Yes, it’s a busy schedule, and yes, we ask more of you than most schools ask of their students.  We hope you feel as if your investment is worth it.  But feeling isolated here is a choice.  Never in the history of humanity has the world been as accessible, as immediate to us as it is today.  We see images of events as they happen – we hear about what is happening in real time, 24/7, whether the events are world-shaking or whether they are personal and intimate.  We are in constant touch with people everywhere and next to us.   If you want something, you can find it and even buy it and have it appear in next to no time – the whispernet gets me pretty much any book I can think of in as much time as it takes me to think of it.  What will Google glass do to one’s sense of the bubble – will it integrate us more with information as it happens, or will it create even more narcissistic bubbles in which we can isolate ourselves further and only see what we want to see?  If anything, the world is too much with us, to quote the romantic English poet William Wordsworth, when he wrote in 1802, 
 
The world is too much with us; late and soon,
Getting and spending, we lay waste our powers; --
Little we see in nature that is ours;
We have given our hearts away, a sordid boon!
 
That, of course, is the challenge – not to give our hearts away, but instead to find joy and wonder in the world, and to pay attention to what matters.  And I find it interesting that even as Wordsworth lamented more than two hundred years ago about the isolation and alienation that came with industrialization, human relationships with each other and with nature survived – altered, yes, but still powerful and beautiful today, even as another kind of industrialization is altering everything yet again.
 
As Ben said earlier, Middlesex extends to you an offer of opportunity, and doing one’s honest and level best, every day, to be ethical and kind and honest and compassionate and fair is challenge enough for most of us.  But wow, the world beyond our concerns needs and deserves our attention.  What does it mean that George Zimmerman was declared innocent of murdering Trayvon Martin – that a juror subsequently commented that despite police direction not to get out of the car, when he did so, Zimmerman “meant well”?  How is it, in 2013, can some of us can walk down dark neighborhood streets in hoodies and others can’t?  What does it mean that a country on the other side of the world uses poison gas to quell rebellion and terrorize its people, and that our national Senate has approved military response – military action that will be carried out from office suites in Florida and decks of ships hundreds of miles away, as young men and women program computers and direct drones and conduct lethal strikes designed to induce fear and compliance with human rights?  What does it mean that our President just attended a meeting of the G20 countries that control 85% of the world’s economic activity in a country that has recently legalized the persecution of people who are gay and lesbian?  And closer to home --we are in the process of converting our campus energy from the worst kind of dirty fuel oil to natural gas, some of which inevitably will be coming from fraked wells – the same wells that are simultaneously polluting water and reviving economic hope in the same communities?  What is the net value here?  Indeed, “the world is too much with us”; sometimes it is enough to make one want to run for the closet, let alone sequester one’s self in a bubble.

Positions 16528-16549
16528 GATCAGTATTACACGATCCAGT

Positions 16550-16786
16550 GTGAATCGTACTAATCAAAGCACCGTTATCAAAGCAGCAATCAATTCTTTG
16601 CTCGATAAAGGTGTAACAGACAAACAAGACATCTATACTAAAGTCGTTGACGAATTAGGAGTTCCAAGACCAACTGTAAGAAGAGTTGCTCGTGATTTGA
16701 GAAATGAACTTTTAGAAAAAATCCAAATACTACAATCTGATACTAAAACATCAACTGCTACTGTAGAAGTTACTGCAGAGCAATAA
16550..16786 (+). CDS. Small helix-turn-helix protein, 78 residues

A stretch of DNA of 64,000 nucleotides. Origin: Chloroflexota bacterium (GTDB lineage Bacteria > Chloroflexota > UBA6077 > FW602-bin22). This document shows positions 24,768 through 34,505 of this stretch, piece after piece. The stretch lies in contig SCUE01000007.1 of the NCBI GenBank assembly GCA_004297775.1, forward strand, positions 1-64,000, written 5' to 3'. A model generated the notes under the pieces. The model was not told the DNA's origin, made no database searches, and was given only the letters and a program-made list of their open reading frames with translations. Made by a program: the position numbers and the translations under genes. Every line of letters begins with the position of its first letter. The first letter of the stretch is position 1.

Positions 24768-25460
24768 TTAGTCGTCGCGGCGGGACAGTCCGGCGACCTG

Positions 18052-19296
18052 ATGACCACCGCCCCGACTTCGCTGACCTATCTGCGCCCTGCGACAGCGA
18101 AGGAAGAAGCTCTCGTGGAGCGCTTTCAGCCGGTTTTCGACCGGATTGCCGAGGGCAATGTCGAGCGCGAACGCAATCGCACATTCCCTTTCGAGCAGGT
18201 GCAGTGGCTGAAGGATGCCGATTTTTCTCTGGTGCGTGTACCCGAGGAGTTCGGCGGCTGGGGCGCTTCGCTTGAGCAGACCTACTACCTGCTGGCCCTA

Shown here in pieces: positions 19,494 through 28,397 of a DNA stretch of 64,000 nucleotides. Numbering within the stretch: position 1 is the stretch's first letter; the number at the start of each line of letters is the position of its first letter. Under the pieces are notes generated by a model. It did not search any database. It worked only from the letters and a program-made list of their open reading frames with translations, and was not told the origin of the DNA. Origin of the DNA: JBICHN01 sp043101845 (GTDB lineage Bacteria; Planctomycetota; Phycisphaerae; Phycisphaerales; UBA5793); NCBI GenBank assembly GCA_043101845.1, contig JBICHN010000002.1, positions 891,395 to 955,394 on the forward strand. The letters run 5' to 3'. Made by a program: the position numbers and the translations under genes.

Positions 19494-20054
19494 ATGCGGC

And of course there is all that is so great out there, as well – scientific discoveries that change what we think about a universe so vast we can only really guess what it really is or means, or so tiny and basic, like our friends from last year, the larval zebrafish, that it amazes us what we can learn from them; writing and art and music and ideas that we create and share and collaborate on and get excited about in entirely new ways; search engines that respond to any kind of question, any time we think of one; instant communication at all times, with the intensity of intimacy that contact makes us feel; heroism and kindness and incredible acts of the best kind of humanity that go viral in minutes and inspire us all – it’s all out there, and it doesn’t have to be waiting for you or lurking for you, however you choose to see it.
 
But I hope that we do choose to see it, and I hope that whether the bubble comforts or constrains you, you choose instead to focus on the opportunities you see – opportunities here, that generations of graduates and their friends and families have made possible for you, in addition to the support of your parents; and opportunities out there, for which the work and play you do here and the relationships you build and the interests you find and the passions you grow will prepare you.